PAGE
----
we have to 
wait for a 99.3% reliable
 delivery on the next day to replace our supply. The number of days we have missed 
a resupply
 with guests present,  in any regard, has been zed - zero.  
Our water
 supply from the Ejido is of very high quality.
We also 
from this supply,
as well 
bottled water 
at any time 
stocked with two 
per person, 
which will
be found 



The Parlour  -  El Salon Grande 

The parlour serves as a dining area, a reading room, a television room, and a conversation site during the colder times.   Guests can feel free to raid the refrigerator, or retrieve some secret goody or necessity that has been entrusted there.     
Sometimes the gues
ts make themselves their 
favourite tea or one of our own availabilities.
be pointed
ut again 
that anywhere in 
our little
 hut, the  
 is potable.  
Our water supply from the Ejido is of very high
We also provide triple 
from this supply, 
as well 
as bottled water 
at any time requested.  
Your room 
 stocked with two bottles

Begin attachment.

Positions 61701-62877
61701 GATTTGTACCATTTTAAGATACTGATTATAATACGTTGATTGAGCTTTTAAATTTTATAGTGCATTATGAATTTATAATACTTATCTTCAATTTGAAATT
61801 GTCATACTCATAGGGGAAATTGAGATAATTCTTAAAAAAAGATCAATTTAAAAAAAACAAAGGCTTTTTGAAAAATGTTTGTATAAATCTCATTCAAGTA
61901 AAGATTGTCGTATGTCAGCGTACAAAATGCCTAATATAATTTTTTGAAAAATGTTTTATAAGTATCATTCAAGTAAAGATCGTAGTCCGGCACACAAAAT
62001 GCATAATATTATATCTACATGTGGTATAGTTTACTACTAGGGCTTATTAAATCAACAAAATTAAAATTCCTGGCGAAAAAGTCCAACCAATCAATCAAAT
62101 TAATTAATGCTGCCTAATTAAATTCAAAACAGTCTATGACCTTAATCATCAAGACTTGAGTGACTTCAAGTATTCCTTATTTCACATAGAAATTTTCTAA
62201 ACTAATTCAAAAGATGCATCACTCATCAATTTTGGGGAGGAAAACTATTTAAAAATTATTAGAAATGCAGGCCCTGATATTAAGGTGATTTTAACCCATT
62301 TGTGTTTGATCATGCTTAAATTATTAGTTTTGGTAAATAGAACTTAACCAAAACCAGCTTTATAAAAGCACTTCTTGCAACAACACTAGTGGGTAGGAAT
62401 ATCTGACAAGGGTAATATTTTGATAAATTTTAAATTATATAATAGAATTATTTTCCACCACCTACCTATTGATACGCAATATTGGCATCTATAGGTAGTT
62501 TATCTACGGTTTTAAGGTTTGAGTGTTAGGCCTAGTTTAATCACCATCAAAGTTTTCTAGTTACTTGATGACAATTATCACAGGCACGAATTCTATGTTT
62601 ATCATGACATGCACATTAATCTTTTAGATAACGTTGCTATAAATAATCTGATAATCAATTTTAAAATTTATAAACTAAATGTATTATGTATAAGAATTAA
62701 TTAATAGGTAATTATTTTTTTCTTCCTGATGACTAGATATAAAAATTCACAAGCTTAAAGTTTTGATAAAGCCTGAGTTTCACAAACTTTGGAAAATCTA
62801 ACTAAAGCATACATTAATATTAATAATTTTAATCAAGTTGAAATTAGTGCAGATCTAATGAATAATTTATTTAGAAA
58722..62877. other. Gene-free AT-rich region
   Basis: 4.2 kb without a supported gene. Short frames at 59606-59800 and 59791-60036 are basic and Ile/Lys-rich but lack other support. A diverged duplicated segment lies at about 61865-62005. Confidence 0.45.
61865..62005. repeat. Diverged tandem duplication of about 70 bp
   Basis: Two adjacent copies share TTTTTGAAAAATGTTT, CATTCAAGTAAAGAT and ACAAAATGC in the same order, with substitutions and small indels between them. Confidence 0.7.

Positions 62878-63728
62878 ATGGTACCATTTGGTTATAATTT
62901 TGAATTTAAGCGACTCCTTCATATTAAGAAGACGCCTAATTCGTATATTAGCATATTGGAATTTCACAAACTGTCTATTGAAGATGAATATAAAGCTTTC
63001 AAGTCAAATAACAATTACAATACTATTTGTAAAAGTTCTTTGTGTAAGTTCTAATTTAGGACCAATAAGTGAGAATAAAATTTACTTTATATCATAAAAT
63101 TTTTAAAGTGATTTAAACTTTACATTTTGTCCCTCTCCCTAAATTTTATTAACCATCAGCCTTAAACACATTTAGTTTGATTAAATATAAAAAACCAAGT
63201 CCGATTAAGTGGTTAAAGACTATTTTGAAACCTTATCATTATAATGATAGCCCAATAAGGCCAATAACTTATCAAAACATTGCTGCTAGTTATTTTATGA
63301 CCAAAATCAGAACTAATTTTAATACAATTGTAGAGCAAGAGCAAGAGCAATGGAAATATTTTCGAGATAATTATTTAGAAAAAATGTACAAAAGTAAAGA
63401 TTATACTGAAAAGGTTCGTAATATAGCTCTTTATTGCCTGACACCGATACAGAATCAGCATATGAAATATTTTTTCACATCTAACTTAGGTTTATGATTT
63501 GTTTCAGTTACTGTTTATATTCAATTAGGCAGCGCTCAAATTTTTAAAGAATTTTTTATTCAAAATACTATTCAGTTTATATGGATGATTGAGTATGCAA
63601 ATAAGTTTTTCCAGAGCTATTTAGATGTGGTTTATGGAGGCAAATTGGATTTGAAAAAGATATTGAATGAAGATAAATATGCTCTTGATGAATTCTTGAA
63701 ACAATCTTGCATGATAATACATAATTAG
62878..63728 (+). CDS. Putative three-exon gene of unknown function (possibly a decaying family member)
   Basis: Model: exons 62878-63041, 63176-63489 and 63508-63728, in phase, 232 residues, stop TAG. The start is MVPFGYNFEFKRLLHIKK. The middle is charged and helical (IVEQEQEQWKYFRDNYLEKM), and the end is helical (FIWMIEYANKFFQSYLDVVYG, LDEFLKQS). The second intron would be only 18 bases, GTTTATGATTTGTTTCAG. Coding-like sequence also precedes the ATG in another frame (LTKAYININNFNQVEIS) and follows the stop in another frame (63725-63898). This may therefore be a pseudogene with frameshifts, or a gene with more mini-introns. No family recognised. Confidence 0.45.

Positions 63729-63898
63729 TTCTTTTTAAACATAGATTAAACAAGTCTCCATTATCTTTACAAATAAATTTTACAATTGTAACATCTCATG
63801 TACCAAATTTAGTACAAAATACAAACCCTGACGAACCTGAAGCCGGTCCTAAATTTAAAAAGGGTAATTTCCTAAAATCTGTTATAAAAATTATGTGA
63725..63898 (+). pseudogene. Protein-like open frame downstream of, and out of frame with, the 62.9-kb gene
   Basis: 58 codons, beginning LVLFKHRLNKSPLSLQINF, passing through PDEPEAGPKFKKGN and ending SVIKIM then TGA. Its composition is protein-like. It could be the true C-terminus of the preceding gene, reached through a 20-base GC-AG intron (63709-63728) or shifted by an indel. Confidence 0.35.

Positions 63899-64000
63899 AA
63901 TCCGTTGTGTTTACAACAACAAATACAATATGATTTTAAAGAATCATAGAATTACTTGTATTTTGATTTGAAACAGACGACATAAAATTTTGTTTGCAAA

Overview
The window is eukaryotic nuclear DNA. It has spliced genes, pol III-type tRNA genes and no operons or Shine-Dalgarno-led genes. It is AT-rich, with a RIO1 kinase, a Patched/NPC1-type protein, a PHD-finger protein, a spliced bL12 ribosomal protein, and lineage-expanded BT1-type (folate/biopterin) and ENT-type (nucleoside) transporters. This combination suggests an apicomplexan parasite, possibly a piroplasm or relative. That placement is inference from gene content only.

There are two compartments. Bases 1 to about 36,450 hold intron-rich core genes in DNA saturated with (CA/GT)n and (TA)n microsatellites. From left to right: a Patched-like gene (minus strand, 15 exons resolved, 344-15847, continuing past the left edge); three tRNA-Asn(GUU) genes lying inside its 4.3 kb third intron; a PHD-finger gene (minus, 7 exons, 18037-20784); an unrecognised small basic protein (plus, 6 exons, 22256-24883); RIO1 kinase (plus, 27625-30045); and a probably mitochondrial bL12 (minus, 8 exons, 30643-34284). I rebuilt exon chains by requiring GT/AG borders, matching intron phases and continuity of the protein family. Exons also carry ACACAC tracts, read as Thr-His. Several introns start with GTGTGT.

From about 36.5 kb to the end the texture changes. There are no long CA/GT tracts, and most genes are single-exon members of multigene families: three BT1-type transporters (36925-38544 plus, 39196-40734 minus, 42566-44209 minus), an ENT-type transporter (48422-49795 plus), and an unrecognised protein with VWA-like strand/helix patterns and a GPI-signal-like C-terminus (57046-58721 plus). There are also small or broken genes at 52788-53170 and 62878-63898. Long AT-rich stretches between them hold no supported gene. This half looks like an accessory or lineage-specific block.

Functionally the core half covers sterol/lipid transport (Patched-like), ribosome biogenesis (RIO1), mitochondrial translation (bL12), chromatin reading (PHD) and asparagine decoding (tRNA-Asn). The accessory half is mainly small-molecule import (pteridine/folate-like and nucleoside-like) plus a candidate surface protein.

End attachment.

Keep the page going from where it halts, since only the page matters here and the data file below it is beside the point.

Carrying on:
per person, 
which will 
be found 

     There have been birthday parties, office parties, and even 
associated with weddings and funerals
There have been all manner 
of political leaders,
 Presidential personalities, 
government ministry 
of this or 
of this of that 
The magic
 of adobe walls and a cane ceiling always seems to
 provide the 
for conviviality.  
often lament 
having not 
taken live 
pictures of the
personalities and 
 of our 
who have dried 
out from 
 in a 


There Are Touring Options

          We frequently joke that we guarantee "absolute boredom", which actually means that ours is a place of "soledad y tranquilidad"solitude and tranquility.
   Many of our clients want nothing more than to have a chance to read their Agatha Christi. Or, drink beer and/or margaritas,
 and siesta on the corridor.   Like the lady told me one summer, "It beats the heck out of paying a therapist".
In truth, some drink beer and / or margaritas, relax, and read Agatha Christi, all at the same time.

     Other folks put on the trappings of combat birdwatchers and trek two, three, or even five miles roundtrip while making scores of species sightings
 during a four hour jaunt (the record for a mid-afternoon to sundown sortie is 170 species).  Then they come back, have some
 refreshment, eat well, and sleep without moving for 7 hours.  We have had folks with tripods, easles, ghost monitoring
 & sensing equipment, nocturnal nature-photography gear, and even reporters.  All seem to agree
 that there is something restorative about being at the Quinta Tesoro de la Sierra Madre.